The total protein levels were significantly decreased in group 2 rats when compared with the control group. These findings are in accordance with the findings of Siddiqui et al.[16] The reduction in total protein may be due to hepatotoxicity induced by imidacloprid, which was evident in group 2 from elevated serum ALT and AST activities, reduced GSH and histological and ultrastructural alterations.

A significant reduction in GSH concentration in hepatic tissue was noticed in group 2. This observation is in accordance with the earlier report by Duzguner and Erdogen. [17] This signifies the generation of free radicals that induced oxidative stress following imidacloprid treatment, and this might be attributed to direct utilization of GSH as an antioxidant in terminating the free radical reaction resulting in exhaustion of the GSH during oxidative stress, which was evident from significant alterations in hepatic biomarkers and corresponding histological and ultrastructural changes in the liver sections of group 2.

In group 2 rats, liver sections revealed severe histological changes like marked dilation, congestion of central vein, sinusoidal spaces, portal vein and vacuolation/fatty change in hepatocytes. These results are in agreement with earlier reports. [14],[18],[19],[20] Ultrathin liver sections in group 2 revealed swollen nuclei, sinusoidal congestion, disrupted chromatin, disrupted rough endoplasmic reticulum and altered size and shape of mitochondria. These changes might be due to the accumulation of imidacloprid metabolites in the liver as it is the principal target organ for any detoxification mechanism.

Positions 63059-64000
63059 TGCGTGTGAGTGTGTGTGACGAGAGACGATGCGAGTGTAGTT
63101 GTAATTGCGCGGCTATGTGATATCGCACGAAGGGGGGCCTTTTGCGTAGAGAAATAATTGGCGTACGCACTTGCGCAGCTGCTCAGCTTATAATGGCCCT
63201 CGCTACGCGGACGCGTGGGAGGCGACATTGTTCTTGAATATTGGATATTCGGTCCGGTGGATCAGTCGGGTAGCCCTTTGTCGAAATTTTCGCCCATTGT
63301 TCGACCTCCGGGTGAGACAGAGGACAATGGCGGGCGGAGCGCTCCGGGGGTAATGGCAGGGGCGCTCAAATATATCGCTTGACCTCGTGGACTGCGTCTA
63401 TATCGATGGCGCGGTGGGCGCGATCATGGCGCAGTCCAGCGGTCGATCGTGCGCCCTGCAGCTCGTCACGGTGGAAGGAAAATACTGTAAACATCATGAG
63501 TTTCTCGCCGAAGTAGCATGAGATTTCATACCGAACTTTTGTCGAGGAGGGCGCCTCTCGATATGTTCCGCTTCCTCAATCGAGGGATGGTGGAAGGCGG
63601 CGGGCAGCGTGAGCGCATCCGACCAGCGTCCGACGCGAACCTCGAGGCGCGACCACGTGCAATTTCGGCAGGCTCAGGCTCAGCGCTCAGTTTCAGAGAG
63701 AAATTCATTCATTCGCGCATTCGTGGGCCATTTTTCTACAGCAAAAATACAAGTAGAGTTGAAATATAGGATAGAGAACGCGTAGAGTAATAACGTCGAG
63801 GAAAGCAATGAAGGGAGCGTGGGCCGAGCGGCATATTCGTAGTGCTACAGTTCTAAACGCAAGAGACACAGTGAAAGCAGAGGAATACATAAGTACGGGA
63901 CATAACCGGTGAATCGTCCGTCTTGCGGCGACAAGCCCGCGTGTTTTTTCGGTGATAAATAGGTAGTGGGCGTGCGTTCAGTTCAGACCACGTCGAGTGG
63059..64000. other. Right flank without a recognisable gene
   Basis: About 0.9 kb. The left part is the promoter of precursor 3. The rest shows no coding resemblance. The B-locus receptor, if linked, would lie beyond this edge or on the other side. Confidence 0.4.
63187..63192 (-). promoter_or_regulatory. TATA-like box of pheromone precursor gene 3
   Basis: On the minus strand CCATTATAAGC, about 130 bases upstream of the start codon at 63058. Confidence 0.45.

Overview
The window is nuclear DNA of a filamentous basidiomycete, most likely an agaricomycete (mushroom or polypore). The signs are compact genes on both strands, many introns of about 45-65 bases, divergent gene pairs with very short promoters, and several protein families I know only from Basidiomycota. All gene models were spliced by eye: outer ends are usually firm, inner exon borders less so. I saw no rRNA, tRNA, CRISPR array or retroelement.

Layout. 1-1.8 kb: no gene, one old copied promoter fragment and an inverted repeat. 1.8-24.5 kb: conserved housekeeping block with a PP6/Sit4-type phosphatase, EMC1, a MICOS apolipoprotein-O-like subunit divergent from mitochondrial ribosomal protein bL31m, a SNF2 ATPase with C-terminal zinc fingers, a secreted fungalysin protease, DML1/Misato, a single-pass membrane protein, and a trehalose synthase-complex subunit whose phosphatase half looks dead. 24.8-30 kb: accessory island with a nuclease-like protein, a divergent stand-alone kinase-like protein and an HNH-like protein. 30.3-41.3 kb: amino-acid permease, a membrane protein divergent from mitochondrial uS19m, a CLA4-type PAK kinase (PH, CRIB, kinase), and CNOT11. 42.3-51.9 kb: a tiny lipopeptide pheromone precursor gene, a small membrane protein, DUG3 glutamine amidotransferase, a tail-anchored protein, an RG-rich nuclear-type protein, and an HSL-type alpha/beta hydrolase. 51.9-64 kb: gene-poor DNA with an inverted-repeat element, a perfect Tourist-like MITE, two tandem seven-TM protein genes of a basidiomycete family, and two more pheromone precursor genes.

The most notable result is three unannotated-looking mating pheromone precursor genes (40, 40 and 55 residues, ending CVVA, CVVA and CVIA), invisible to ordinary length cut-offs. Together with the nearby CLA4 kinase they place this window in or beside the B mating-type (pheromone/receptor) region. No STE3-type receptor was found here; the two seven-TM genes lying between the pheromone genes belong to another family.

Vitamin C plays a primary role in neutralizing free radicals; it can work both inside and outside the cells to combat free radical damage. The free radicals will seek out an electron to regain their stability; vitamin C is an excellent source of electrons and, therefore, it can donate electrons to free radicals such as hydroxyl and superoxide radicals and quench their reactivity. [21] In the present study, supplementation of vitamin C brought moderate protection in all the above parameters. The results of the present study were in agreement with previous studies, where supplementation of vitamin C brought improvement in the histoarchitechture of the liver in Japanese quail [18] and restored GSH levels to normal in mice administered with imidacloprid. [22]

   Conclusion Top

The study revealed that exposure to imidacloprid (80 mg/kg) affected hepatic function in rats, which was evident from biochemical, tissue antioxidant, histological and ultrastructural alterations in the liver. However, vitamin C supplementation along with imidacloprid to rats manifested significant protective effects.

   References Top

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2.Abbink J. The biochemistry of imidacloprid. Planzenschutz Nachrichten- Bayer 1991;44:183-95.  Back to cited text no. 2
3.Felsot, A. S. Admiring risk reduction. Does imidacloprid have what it takes? Agrichem. EnViron. News 2001, 186, 1-12.   Back to cited text no. 3
4.Hutchinson MJ, Jacobs DE, Mencke N. Establishment of the cat flea (Ctenocephalides felis) on the ferret (Mustela putorius furo) and its control with imidacloprid. Med. Vet Entomol 2001;15:212-4.  Back to cited text no. 4